The connection between quantum physics and spirituality is, for the Dalai Lama, more than obvious. According to him, all the atoms in our body include part of this ancient web created by the Universe in the past. We are stardust and are biologically connected to any living being. We are beings with invisible energy that vibrates, entities united to everything that exists …
If there is one thing we do know, it is that science and spirituality are not precisely known to be in harmony in principle. Thus, while in the Middle Ages and the Renaissance, progress in the scientific field was extremely dangerous in a context dominated by the ecclesiastical class (we can take as an example the sad story of Giordano Bruno), in the news, the the most spiritual approaches undergo this critical and skeptical view of the scientific world.
Convergences between quantum physics and Buddhism
To say that these two traditionally antagonistic domains or universes of our society have come to an agreement would be too risky. However, points of view have come together and converged on ideas that invite us to reflect. Buddhist philosophy is this framework in which such a complex and fascinating field of science can forge links. We are of course talking about quantum mechanics.
This first rapprochement took place in New Delhi in 2015. The Dalai Lama attended a two-day conference on quantum physics and Madhyamaka philosophy. A wide variety of themes were explored with physicists and scientists from different fields. Common points have been found, axes have been completed. In a way, human knowledge has become a bit more enriched.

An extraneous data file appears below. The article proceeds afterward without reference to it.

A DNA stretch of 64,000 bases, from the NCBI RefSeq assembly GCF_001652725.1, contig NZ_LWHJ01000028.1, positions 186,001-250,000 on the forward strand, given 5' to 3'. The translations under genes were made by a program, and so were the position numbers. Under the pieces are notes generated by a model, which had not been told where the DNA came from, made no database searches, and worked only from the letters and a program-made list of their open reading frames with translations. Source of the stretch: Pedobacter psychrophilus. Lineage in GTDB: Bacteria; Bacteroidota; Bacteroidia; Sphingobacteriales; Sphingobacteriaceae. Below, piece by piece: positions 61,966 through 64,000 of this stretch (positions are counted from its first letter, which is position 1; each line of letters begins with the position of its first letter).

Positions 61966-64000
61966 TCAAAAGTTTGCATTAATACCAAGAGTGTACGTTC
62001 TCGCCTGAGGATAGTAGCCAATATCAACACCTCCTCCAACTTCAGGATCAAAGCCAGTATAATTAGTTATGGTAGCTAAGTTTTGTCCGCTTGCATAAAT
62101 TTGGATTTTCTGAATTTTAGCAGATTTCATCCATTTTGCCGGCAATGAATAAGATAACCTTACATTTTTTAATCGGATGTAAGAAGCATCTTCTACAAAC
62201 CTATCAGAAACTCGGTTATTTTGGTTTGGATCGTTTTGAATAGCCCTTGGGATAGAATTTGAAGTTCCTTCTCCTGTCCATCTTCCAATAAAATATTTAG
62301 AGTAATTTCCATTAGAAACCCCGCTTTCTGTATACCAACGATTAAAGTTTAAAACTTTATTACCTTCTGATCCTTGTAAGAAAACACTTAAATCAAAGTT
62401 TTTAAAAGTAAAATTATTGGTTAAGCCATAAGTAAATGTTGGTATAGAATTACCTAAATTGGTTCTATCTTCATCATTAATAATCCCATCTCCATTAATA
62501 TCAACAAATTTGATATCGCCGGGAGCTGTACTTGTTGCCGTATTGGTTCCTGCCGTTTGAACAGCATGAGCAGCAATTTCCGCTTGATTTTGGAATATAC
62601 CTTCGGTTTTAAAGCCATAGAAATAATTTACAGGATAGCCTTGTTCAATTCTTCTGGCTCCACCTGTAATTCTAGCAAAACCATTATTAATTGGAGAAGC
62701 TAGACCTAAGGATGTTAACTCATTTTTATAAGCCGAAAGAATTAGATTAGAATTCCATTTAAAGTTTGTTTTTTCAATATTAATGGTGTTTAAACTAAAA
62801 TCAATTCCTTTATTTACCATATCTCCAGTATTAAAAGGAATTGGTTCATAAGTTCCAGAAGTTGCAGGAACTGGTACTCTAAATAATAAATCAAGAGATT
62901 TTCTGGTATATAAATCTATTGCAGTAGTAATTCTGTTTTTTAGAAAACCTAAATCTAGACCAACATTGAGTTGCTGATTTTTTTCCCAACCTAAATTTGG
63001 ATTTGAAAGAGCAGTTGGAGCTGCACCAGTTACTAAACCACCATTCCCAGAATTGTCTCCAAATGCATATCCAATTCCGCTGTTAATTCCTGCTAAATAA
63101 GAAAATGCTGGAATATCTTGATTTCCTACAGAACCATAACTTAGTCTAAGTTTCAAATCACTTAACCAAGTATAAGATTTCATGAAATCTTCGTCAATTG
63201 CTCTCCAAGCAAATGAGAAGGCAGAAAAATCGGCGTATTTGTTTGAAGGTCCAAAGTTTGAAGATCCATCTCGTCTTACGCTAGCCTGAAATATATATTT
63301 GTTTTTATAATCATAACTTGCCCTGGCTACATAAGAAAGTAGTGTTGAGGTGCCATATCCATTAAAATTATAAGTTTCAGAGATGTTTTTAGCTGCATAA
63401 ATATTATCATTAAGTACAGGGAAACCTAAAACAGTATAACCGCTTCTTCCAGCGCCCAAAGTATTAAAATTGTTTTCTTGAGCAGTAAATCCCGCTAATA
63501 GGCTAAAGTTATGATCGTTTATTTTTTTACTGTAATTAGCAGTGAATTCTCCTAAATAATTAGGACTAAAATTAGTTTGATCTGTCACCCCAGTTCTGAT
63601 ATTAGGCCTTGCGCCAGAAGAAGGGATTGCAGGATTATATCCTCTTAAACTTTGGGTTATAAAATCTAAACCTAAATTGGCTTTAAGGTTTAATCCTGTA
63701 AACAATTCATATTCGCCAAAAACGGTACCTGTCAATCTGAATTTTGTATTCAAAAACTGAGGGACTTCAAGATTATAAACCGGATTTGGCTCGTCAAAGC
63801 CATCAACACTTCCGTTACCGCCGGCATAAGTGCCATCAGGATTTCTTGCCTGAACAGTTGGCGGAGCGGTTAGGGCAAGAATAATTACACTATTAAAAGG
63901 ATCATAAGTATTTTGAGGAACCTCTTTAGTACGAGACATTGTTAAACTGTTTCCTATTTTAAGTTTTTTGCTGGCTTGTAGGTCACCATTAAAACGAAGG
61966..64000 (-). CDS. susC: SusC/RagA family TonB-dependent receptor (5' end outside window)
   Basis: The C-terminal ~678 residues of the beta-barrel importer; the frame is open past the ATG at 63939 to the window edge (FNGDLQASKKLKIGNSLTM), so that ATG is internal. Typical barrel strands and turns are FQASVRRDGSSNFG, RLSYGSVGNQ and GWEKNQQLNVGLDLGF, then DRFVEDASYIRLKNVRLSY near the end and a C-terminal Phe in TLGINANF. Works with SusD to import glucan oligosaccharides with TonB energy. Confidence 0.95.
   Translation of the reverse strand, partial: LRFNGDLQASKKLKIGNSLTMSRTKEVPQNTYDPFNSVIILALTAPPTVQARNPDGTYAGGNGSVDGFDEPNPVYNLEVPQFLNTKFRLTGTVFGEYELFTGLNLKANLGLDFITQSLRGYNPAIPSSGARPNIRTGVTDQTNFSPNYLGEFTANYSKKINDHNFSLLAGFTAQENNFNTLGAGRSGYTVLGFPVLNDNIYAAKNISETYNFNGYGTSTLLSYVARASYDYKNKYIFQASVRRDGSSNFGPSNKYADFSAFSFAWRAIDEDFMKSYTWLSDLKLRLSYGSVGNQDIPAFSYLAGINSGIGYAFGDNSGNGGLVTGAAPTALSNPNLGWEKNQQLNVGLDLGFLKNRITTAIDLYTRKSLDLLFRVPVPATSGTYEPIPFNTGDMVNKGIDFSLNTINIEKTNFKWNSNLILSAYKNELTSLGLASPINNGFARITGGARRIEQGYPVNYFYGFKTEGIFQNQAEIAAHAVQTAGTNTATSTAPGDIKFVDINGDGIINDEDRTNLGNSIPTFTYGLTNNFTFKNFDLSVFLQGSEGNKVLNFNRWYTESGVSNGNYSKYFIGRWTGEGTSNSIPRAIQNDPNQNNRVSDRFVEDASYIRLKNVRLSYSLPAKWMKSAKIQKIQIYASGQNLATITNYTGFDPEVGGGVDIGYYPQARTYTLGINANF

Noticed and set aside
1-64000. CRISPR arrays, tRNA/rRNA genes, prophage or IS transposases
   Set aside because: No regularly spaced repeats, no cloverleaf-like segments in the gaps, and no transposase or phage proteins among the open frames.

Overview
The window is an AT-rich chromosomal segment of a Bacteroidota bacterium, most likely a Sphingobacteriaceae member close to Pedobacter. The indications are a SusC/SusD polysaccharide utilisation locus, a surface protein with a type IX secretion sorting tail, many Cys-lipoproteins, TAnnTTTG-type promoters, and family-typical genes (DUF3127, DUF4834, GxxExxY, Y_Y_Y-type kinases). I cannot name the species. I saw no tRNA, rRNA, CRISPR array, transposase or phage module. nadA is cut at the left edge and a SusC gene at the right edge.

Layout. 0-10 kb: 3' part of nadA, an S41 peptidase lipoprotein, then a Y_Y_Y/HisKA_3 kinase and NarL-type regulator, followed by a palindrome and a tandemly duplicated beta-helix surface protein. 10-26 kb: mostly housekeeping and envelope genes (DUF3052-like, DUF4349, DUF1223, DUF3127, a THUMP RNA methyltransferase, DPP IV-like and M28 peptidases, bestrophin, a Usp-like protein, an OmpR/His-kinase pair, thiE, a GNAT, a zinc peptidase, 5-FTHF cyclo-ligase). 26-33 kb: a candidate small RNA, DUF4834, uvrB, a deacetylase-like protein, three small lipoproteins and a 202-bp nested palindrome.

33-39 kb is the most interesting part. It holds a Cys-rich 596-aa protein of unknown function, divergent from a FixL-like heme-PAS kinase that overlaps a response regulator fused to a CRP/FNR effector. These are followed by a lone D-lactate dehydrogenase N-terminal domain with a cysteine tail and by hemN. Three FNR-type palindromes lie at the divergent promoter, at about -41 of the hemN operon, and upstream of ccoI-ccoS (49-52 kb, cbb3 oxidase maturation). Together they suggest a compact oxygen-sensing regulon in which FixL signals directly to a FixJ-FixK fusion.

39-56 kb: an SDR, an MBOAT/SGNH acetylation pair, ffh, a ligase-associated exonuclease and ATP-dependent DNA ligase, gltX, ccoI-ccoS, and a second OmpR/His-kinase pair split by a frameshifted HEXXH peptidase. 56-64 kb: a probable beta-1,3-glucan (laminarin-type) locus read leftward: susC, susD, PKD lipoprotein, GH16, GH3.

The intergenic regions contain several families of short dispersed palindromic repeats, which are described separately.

What does the Dalai Lama tell us about the connection between quantum physics and spirituality?
Theories that establish a connection between quantum physics and spirituality are not recent. They don’t just come from the Dalai Lama. For example, we have books like Science and Spirituality: A Quantum Integration by Amit Goswami, a retired professor in the Department of Theoretical Physics at the University of Oregon and pioneer of a new scientific paradigm that seeks to lay the foundations for ‘a science of consciousness.
We can also rely on Fritjof Capra, a great Austrian physicist and researcher in subatomic physics. This scientist is known for his work The Tao of Physics (1975). In the latter, we can underline a slight opening of the academic world to the spiritual world. We are not mistaken when we say that a rapprochement is being made between the community of physics and Buddhist philosophy.
In fact, a physicist, Raja Ramanna, who died a few years ago but famous for his role in the nuclear development of India, was interested, just before he died, in the texts of the philosopher Nagarjuna to discover something astonishing. . Many statements by the founder of the Madhyamaka school of Mahayana Buddhism resembled certain principles of quantum physics.
Let’s see these commonalities, these principles that the Dalai Lama spoke about during his conference in India in 2015.
What is quantum physics?